Before trying to find primary resources, we need to understand what they are.
Scholars define primary resources as documents or physical objects that were created during the period of study. This definition is a bit vague, so in this article I'm going to explain what exactly constitutes a primary source.
First- documents and physical objects. Defining documents is tricky, to this day the question "what is a document" isn't entirely settled. For our purposes, think of a document as something produced by the person or organization you are trying to study. Examples include: diaries, autobiographies, speeches, letters and official records.
Next question- do images count as primary sources? Yes, as long as they are directly related to the thing you are trying to study. For example: a photograph of an Indian taken in the early 20th century is a primary source. Photographs of indian art are also excellent primary sources. Be careful though, images of Indians drawn or painted (especially if they were recently created) are not primary sources.
The best way to determine whether or not something is a primary source is to refer to the "period of study". If you are studying, for example, the Yakima Nation and find an old image of a Yakima chief from the early 20th century, that's a primary source because the photo was taken during the period you are studying.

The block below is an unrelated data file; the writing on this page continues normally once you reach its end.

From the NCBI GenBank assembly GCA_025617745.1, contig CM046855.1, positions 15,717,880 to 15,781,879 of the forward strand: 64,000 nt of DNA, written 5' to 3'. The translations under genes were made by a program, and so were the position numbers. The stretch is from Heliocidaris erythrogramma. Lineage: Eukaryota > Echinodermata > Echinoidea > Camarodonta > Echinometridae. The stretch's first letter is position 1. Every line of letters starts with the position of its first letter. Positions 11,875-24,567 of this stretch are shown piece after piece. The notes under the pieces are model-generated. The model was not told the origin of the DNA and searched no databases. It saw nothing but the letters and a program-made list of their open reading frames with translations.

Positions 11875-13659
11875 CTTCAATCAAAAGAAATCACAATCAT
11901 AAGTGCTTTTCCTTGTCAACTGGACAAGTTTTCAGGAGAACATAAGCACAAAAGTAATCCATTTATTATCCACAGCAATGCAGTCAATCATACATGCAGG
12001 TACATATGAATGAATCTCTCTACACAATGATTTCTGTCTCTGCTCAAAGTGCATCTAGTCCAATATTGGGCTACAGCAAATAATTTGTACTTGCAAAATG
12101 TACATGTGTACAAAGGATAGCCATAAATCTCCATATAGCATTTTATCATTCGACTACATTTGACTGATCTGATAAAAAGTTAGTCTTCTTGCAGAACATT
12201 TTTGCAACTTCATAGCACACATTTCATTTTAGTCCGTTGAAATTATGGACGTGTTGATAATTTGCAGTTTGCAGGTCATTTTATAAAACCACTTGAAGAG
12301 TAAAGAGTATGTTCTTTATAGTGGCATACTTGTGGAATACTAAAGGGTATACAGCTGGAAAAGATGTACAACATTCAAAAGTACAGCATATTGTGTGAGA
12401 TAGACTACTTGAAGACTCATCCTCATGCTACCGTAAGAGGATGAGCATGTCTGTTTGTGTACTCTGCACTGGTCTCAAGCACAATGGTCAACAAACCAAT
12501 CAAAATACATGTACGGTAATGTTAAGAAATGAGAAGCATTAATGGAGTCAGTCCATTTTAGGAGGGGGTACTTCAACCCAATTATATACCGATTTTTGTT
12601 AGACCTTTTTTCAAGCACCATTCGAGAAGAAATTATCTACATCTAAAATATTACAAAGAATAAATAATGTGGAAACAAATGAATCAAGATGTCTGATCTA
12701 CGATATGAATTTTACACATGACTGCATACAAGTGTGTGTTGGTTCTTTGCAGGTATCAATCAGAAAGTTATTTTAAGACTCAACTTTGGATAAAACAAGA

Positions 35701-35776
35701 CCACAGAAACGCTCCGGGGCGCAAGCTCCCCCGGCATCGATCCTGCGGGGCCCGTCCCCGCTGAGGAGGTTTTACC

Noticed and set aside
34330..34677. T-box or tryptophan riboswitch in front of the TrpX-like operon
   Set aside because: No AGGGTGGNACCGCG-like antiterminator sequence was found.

If you want to look beyond the databases listed on the previous page, you'll need some tips on finding primary sources. This is often the most difficult part of research, so don't worry if you get stuck. This box offers some helpful tips and tricks I've learned from my own experience.
Don't believe everything you read. Primary sources recount an interpretation of an event, they do not describe the event-as-it-happened. Remember that the person who created your document had opinions, agendas, and in some cases may be misleading you. As a scholar, you need to think critically about a document before you accept it's version of events at face value. Here's a helpful checklist to consider as you evaluate primary sources